Grossmann et al.[23] recently published a novel hierarchical prognostic model of AML solely based on molecular mutations performed using next-generation sequencing (NGS) technology. Five distinct prognostic subgroups were identified: (1) very favorable: PML–RARA rearrangement or CEPBA double mutations with a 3-year overall survival (OS) rate of 82.9%; (2) favorable: RUNX1–RUNX1T1, CBFB–MYH1, or NPM1 mutation without FLT3–ITD with a 3-year OS of 62.6%; (3) intermediate: none of the mutations leading to assignment into groups 1, 2, 4, or 5 with a 3-year OS of 44.2%; (4) unfavorable: MLL–PTD, RUNX1, and/or ASXL1 mutation with a 3-year OS of 21.9%; and (5) very unfavorable: TP53 mutation with a 3-year OS of 0%. This comprehensive molecular characterization provides a more powerful model for prognostic prediction than cytogenetic and conventional sequencing platforms (especially if karyotype going with intermediate prognosis); therefore, we were encouraged to develop our own AML/MDS panel for Saudi Arabia that includes more than 50 gene mutations known in hematological malignancies. Further, the validation of NGS-based panel mutations and conventional sequencing will be reported and published separately.


  Conclusion Top


The median and the average age of AML diagnosis are lower in our population. The incidence of most mutational analysis is lower in our population, whereas abnormal karyotype showed almost similar frequency compared to different international centers. Frequency of trisomy 8 and trisomy 21 is higher in our population, whereas t(15;17) is lower. This is the first cytogenetic data from Saudi Arabia for AML, including multiple genetic mutations. Therefore, a multicenter collaboration and comprehensive study is recommended to confirm these findings.

Financial support and sponsorship

Nil.

Conflicts of interest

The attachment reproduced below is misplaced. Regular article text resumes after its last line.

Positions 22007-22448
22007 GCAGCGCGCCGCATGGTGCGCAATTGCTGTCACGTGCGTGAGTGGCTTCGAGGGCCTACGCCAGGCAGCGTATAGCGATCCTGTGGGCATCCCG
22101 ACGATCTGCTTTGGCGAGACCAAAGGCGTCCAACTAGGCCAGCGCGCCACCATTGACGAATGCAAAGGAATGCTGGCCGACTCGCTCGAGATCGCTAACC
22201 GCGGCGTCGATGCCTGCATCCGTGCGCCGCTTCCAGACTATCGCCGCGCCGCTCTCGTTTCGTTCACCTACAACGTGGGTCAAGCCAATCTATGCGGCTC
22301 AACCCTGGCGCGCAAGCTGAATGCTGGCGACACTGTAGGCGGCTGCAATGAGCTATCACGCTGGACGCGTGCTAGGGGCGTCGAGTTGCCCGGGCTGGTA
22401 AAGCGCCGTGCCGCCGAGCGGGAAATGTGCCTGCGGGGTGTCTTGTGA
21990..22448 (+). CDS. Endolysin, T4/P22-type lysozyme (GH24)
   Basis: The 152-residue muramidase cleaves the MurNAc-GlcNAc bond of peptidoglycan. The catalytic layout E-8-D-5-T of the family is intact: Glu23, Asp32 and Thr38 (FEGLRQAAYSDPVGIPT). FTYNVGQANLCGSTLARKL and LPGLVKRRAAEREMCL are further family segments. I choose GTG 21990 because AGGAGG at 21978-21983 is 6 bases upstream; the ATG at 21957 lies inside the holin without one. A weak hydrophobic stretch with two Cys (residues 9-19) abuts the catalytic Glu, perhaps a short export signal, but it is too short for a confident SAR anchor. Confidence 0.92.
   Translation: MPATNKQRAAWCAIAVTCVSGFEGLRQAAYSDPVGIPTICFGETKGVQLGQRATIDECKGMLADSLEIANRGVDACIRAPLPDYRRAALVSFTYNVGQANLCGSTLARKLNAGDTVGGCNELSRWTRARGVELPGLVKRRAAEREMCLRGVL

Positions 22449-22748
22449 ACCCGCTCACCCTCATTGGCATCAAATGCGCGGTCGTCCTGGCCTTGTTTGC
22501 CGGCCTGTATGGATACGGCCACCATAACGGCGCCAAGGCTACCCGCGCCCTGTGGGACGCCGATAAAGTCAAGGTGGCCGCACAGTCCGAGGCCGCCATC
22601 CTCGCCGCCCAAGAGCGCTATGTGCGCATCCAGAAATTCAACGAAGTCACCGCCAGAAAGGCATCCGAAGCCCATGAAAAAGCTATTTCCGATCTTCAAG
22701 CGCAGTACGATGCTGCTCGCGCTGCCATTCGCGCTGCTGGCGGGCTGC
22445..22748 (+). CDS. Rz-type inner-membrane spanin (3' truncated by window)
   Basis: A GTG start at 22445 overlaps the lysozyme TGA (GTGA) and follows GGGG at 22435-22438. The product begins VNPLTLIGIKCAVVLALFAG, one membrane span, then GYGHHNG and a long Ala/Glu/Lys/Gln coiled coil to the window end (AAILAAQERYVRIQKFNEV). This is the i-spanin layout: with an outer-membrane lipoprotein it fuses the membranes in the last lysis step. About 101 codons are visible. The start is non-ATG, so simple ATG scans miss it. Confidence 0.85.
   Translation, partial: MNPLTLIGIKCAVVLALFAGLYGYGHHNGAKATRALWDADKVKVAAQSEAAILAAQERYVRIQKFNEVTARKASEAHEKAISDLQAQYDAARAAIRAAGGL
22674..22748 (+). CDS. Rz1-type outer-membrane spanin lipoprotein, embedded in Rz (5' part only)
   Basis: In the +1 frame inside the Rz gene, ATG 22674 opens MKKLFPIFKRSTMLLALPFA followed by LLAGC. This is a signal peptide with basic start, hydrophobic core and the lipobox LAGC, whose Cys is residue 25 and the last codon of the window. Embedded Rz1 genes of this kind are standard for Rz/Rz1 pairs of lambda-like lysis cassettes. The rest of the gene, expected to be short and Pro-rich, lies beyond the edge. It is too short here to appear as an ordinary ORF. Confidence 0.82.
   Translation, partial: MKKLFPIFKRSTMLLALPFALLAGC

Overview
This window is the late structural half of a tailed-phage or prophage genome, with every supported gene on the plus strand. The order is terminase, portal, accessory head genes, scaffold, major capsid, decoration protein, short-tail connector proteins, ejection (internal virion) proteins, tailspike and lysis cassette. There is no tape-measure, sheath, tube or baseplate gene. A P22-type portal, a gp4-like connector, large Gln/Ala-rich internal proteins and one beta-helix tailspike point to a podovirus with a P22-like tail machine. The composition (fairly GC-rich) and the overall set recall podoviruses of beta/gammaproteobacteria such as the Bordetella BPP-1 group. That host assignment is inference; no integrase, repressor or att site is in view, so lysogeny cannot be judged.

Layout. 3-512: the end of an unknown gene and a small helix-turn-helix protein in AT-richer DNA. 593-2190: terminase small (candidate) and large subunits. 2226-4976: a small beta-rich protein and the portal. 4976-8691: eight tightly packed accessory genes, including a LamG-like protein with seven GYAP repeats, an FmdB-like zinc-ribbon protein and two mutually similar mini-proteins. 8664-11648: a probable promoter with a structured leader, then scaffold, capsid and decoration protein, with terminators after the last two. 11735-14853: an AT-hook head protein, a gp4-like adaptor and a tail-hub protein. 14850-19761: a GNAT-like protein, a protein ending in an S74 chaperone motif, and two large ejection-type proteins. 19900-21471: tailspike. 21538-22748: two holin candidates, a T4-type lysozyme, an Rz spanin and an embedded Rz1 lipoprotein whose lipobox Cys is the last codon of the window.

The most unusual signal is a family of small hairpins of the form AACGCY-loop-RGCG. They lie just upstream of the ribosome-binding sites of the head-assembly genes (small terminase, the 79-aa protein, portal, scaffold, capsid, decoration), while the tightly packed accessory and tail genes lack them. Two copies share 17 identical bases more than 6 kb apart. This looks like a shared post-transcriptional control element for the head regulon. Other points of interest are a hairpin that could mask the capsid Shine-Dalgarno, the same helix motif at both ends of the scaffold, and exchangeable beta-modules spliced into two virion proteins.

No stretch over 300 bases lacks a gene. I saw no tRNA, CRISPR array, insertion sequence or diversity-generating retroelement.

There are no conflicts of interest.



 
  References Top

1.
Swerdlow SH, Campo E, Harris NL, Jaffe ES, Pileri SA, Stein H et al. WHO Classification of Tumours of Hematopoietic and Lymphoid Tissues. 4th ed. Lyon: International Agency for Research on Cancer; 2008.  Back to cited text no. 1
    
2.
Smith ML, Arch R, Smith LL, Bainton N, Neat M, Taylor C et al. Development of a human acute myeloid leukemia screening panel and consequent identification of novel gene mutation in FLT3 and CCND3. Br J Haematol 2005;128:318-23.  Back to cited text no. 2
    
3.
Schlenk RF, Döhner K, Krauter J, Fröhling S, Corbacioglu A, Bullinger L et al. Mutations and treatment outcome in cytogenetically normal acute myeloid leukemia. N Engl J Med 2008;358:1909-18.  Back to cited text no. 3
    
4.
Fröhling S, Schlenk RF, Stolze I, Bihlmayer J, Benner A, Kreitmeier S et al. CEBPA mutations in younger adults with acute myeloid leukemia and normal cytogenetics: Prognostic relevance and analysis of cooperating mutations. J Clin Oncol 2004;22:624-33.  Back to cited text no. 4
    
5.
Wiernik PH. FLT3 inhibitors for the treatment of acute myeloid leukemia. Clin Adv Hematol Oncol 2010;8:429-436, 444.  Back to cited text no. 5
    
6.
Döhner K, Schlenk RF, Habdank M, Scholl C, Rücker FG, Corbacioglu A et al. Mutant nucleophosmin (NPM1) predicts favorable prognosis in younger adults with acute myeloid leukemia and normal cytogenetics: Interaction with other gene mutations. Blood 2005;106:3740-6.  Back to cited text no. 6
    
7.
Becker H, Marcucci G, Maharry K, Radmacher MD, Mrózek K, Margeson D et al. Favorable prognostic impact of NPM1 mutations in older patients with cytogenetically normal de novo acute myeloid leukemia and associated gene- and microRNA-expression signatures: A Cancer and Leukemia Group B study. J Clin Oncol 2009;28:596-604.  Back to cited text no. 7
    
8.
Falini B, Martelli MP, Bolli N, Sportoletti P, Liso A, Tiacci E et al. Acute myeloid leukemia with mutated nucleophosmin (NPM1): Is it a distinct entity? Blood 2011;117:1109-20.  Back to cited text no. 8
    
9.
Gabert J, Beillard E, van der Velden VH, Bi W, Grimwade D, Pallisgaard N et al. Standardization and quality control studies of ‘real-time’ quantitative reverse transcriptase polymerase chain reaction of fusion gene transcripts for residual disease detection in leukemia − A Europe Against Cancer Program. Leukemia 2003;17:2318-57.  Back to cited text no. 9
    
10.